Thursday, 29 October 2015

When it comes to the need to experience Shakespeare on stage, Sir Ian McKellen is dead wrong

Ian McKellen as Richard III, apparently
Fruity thespian Sir Ian McKellen thinks the only way to truly experience Shakespeare plays is to see them performed on stage. Reading, he says, reduces them to “an examination subject”. As actors rarely talk nonsense, I’m surprised to find myself disagreeing with the old boy, but I do. I’ve seen A Midsummer Night’s Dream on stage several times (twice at the Regent’s Park Open Air Theatre alone), and it has always left me cold. I recently read it for the first time, only to discover that it is indeed a work of transcendent genius, as light, airy, joyous and gay (in its proper sense) as my favourite  opera, The Magic Flute. Not only that, but it actually made me laugh out loud (the rustic players performing Pyramus & Thisbe near the end, as you ask), something Shakespeare has only previously managed to make me do thanks to Orson Welles hamming it up as Falstaff on the battlefield in Chimes at Midnight and Roger Allam being sly as the same character in Henry IV, Part 2 (a televised recording of a performance at The Globe).

My first experience of Shakespeare was watching Laurence Olivier’s film of Richard III when it was shown in black and white on television when I was a nipper. As I’d been brought up on movies rather than plays, I’m not sure I’d have been as mesmerised had I seen Olivier perform it in a theatre, with the endless distractions - coughing, people going out for a pee, unexplained laughter, the head of the person in front obscuring half the stage, the suspension-of-disbelief destroying intervals, wondering why all the actors are bellowing at the tops of their voices, hearing some pompous prat in the row behind intone the famous bits just slightly out of time with the actors, noticing the bits of “stuff” the non-speaking actors are doing on the edges of scenes and how they either over or under-react to the main action, sections of the audience vying with each other to be the first to clap at the end of a scene to signal the fact that they’re tremendously au fait with the play, wondering why a play written at the end of the 16th Century is being performed against the backdrop of war-time Italy or a London council estate, the endless curtain calls, etc. I’ve enjoyed quite a few “magical” evenings at theatres - but none of those, I’m sad to report, has involved Shakespeare, whereas I’ve been genuinely entranced by his words in the classroom, the cinema, on television, on the page, and on Kindle.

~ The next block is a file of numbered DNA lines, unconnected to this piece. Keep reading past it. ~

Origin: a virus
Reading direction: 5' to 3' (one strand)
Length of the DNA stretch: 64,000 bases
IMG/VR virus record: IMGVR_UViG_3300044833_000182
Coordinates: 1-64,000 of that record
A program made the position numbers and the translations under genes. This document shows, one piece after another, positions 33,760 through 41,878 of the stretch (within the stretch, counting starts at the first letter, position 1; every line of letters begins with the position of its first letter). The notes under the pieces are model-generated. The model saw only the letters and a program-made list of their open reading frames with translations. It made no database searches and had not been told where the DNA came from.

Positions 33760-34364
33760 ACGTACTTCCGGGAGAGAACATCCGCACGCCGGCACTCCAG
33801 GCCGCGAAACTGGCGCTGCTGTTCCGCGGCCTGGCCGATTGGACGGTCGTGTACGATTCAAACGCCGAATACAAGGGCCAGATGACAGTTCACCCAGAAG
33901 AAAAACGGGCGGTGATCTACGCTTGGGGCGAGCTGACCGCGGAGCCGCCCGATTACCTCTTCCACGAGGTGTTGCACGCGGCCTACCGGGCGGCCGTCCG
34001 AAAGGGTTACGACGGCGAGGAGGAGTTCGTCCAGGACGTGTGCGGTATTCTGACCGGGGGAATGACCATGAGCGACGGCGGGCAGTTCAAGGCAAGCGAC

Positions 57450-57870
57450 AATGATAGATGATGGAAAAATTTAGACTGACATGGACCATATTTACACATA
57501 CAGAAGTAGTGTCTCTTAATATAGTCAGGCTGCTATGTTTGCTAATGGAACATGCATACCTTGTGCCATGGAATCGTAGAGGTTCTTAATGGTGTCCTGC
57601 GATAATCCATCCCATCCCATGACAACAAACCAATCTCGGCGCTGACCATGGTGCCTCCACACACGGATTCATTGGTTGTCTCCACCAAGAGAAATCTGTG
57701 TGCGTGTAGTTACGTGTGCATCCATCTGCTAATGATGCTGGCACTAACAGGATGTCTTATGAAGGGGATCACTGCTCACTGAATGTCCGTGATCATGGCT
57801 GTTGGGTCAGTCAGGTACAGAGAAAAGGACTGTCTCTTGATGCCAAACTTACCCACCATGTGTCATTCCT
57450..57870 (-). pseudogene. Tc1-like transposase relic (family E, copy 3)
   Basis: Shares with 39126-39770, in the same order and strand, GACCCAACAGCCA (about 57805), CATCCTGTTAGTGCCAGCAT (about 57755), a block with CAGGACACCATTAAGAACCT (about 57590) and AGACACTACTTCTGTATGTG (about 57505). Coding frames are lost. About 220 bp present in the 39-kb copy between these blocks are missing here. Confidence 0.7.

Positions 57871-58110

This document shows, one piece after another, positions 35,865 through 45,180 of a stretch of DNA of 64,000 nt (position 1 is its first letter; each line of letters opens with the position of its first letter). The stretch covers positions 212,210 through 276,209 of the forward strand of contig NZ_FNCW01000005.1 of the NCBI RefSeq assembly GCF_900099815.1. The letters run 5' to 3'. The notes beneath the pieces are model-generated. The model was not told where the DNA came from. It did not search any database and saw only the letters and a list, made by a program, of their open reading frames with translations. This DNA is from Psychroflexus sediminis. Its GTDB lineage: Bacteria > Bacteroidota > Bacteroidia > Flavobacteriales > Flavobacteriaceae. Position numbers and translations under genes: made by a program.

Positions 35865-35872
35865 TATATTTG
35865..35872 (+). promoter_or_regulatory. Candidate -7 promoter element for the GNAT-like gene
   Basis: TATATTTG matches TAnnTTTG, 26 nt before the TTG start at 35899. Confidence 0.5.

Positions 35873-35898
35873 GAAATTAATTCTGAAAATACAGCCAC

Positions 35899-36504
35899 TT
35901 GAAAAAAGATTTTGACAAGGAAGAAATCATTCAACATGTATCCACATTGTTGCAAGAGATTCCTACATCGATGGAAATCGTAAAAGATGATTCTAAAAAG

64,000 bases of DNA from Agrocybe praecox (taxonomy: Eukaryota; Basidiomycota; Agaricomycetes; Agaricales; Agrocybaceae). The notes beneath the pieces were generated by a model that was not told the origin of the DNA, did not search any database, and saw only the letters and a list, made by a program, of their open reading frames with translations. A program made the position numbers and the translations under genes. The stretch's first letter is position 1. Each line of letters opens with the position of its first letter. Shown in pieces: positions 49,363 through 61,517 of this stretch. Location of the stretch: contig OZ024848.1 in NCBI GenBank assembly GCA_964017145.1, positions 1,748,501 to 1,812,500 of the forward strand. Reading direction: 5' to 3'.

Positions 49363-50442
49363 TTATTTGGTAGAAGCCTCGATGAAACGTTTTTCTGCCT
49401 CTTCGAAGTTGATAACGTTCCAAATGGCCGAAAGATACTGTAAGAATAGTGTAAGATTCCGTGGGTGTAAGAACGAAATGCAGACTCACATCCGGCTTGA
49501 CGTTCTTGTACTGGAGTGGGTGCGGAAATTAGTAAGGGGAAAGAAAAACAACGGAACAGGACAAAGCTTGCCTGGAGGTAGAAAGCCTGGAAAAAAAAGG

Sorry, Gandalf - but I don’t think there’s one single right way to foster an appreciation of the greatest playwright in history: each to his own and all that. The only utterly, completely and totally unacceptable way to try to awaken the interest of the young in Shakespeare is to translate the words into modern argot  in a pathetic attempt to make it “relevant” to The Kidz. I was lucky in being taught Shakespeare superbly at school, and I’m sure many children are - and have been - taught it very badly. But that’s no excuse for throwing in the sponge and pretending that what matters about Shakespeare are the stories: if you’ve seen West Side Story, you’ve watched a great film, but in no sense have you “done” Romeo and Juliet - but there’s also no sense in which you haven’t fully experienced Romeo and Juliet if you’ve merely experienced it on the page, because, ultimately, it’s all about the words. (And I won't be rushing to The Cockpit Theatre's current production of Shishir Kurup’s Merchant of Vembley, despite being assured that it is "a wickedly funny, wildly inventive and politically provocative re-imagining of Shakespeare’s The Merchant of Venice.  Set in Wembley, London in the here and now.")

Anyway, I don't think Sir Ian has much to worry about when it comes to actors doing Shakespeare on stage. In London this month, audiences can go to any of the following: Hamlet. As You Like It, Henry IV Parts One & Two, The Winter's Tale, Romeo & Juliet, The Merchant of Venice and Henry V. Good luck to all of them - I hope they all play to enthusiastic, packed-out audiences full of young people who, as a result, develop a lifelong love the author's work.


  1. "As actors rarely talk nonsense . . ". So very true!

    1. I often wonder what sort of terrible plight we'd find ourselves in if all members of the acting profession were to be banned from saying anything that hadn't been scripted for them. Imagine the deep wisdom and piercing insights that would be denied to us as a result. Mind you, we'd still be able to rely on pop stars for moral guidance.